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Sealing Ducts Prevents Dangerous Furnace Fumes From Entering the Home—and Saves Energy

Posted by Steve Easley

Sep 18, 2012 2:30:00 PM

Sealing ducts is cost-effective energy-efficiency practice that offers a high return on investment.

MOST OF US ARE now aware that 25% of all carbon emissions in our country are the result of home energy use. Heating and cooling costs can easily be 40%–60% of total home energy use. For every kilowatt hour of electricity we consume roughly a pound to a pound and a half of greenhouse gasses are released into our atmosphere.

For every therm of natural gas (100,000 BTUs) consumed 11.7 pounds of greenhouse gasses areChecking Energy Use released. Multiply that by 100 million-plus homes and it’s easy to see why energy efficiency is a major component to green building programs and green living.

High-performance building practices offer the biggest bang for the buck for builders and consumers. This means that we put as much thought and effort into how products are installed as we do into selecting the products. Nowhere else is this more true than with a home’s heating and cooling system. Often homes look “good on paper” with regard to energy efficiency but fall far short in real-world performance simply because of the way the HVAC system was installed. Pay attention here because this is some pretty low-hanging fruit in the biggest-bang-for-the-buck department. Improper duct installation leads to:

1. Excessive energy use. Often 15%–25% of heating and cooling energy is lost through duct leaks. The goal is not to pay to heat or cool the great outdoors. If you were building cars and 15%–25% percent of the gas leaked out, you would not be in the car building business long.

2. Comfort complaints caused by duct leaks. The whole idea of a heating and cooling system is to deliver a specified amount of conditioned air to rooms to provide comfort for the occupants. Duct leakage reduces delivered air flow, which results in wide temperature swings from one room to the next, irritating customers.

3. Pressure differentials across the building enclosure that can lead to infiltration and exfiltration of air. Air contains moisture. When that moisture-laden air moves through building assemblies, it can condense on cold surfaces and wet building components, which leads to mold and decay.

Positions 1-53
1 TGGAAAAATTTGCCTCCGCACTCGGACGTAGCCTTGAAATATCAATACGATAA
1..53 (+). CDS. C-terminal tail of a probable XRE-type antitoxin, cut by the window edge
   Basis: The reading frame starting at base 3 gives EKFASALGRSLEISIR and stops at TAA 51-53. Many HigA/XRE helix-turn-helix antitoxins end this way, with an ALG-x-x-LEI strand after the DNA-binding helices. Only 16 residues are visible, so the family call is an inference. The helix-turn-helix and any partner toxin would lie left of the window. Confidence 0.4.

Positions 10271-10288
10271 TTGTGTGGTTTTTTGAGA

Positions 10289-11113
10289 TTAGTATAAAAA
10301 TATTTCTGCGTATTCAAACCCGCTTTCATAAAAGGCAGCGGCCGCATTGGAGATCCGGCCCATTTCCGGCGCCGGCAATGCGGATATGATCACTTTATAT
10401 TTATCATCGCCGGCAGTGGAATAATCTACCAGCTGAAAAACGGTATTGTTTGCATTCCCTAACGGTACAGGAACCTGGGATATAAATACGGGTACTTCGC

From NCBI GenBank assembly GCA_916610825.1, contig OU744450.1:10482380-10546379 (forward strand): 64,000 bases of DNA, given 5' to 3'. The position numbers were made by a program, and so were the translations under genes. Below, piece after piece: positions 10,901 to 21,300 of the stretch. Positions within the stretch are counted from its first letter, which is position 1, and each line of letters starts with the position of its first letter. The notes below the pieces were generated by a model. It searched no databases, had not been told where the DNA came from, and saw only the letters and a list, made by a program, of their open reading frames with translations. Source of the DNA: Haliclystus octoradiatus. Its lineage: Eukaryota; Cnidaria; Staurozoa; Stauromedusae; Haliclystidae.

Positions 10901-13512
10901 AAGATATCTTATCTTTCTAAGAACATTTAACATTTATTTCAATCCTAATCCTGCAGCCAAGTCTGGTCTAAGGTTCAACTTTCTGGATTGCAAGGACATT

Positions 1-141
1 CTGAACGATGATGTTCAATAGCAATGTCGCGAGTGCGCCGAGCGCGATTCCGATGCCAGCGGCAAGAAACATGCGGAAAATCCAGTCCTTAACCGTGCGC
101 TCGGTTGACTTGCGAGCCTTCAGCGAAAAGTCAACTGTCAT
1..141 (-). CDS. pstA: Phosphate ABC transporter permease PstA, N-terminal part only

4. Pressure differentials across the building enclosure that can lead to dangerous back drafting. Combustion appliances, like water heaters and fireplaces, can back draft—and the results can be fatal.

5. Indoor air quality issues. Unsealed ducts draw in air, dirt, etc. from undesirable places.

Energy codes, green building programs, and the Energy Star program are starting to address this serious issue. The 2009 IECC energy code requires that duct leakage to outdoors be less than 8 cubic feet per minute (CFM) per 100 square feet of conditioned floor area.

California requires that duct leakage to the outdoors be no more than 6% of the blower motors air flow. So, for example, if your furnace/air-conditioner had a blower that produced 1,200 CFM of air flow, the system could not have more than 72 CFM of duct leaks as tested with a duct blaster. Energy Star requires that ducts be third-party tested as well and have less than 6 CFM of duct leakage per 100 square feet of living area.

The pictures below illustrate some of they most common installation mistakes I see made on a regular basis.

Avoid Duct Fold


Note the duct is folded in half in the photo. Duct runs should be straight without kinks or bends that restrict air flow
Avoid Bends  Keep Duct Suspended When hanging flex duct, avoid strangling the air flow with the hanger. The pictures to the left show the incorrect and the correct way to support suspended ducts respectively.

Flex Duct for Sweeping Turns


A common mistake is to fold ducts around framing members severely restricting air flow. Install flex duct to have long sweeping turns.

Use Drawbands or Tape for Connections


Notice in this photo that the flex duct is held to the boot with two screws. This will leak. Flex should be connected with draw bands and UL181 approved tapes or sealant

Seal All Duct Seams


Return air duct connections and seams need to be sealed.

Avoid Using Framing Cavities


Do not use framing cavities for duct chases, as in the exampl. They are difficult and labor intensive to seal.

Collaborate with HVAC Contractor


Notice the plumbing is pinching the ductwork in the photo LOCATE. Work out duct locations with your HVAC contractor before construction to avoid costly mistakes like this.
Georgia Pacific's XJ 85 Floor Joist This picture shows Georgia Pacific’s XJ 85 floor joist, which has precut openings, so that ductwork can be run perpendicular to the joists—allowing greater flexibility in running mechanicals.

Be sure to test for duct leaks. Measuring leakage with a duct blaster is the only sure way to evaluate system leakage.

Proper training and inspection—and following these simple guidelines—can substantially reduce energy use and callbacks, and increase the comfort of your homes. Whenever possible try to locate ductwork and air handling equipment indoors.

The good news is that sealing ducts is one of the most cost-effective measures for reducing energy use and an easy best practice to add to your building process.

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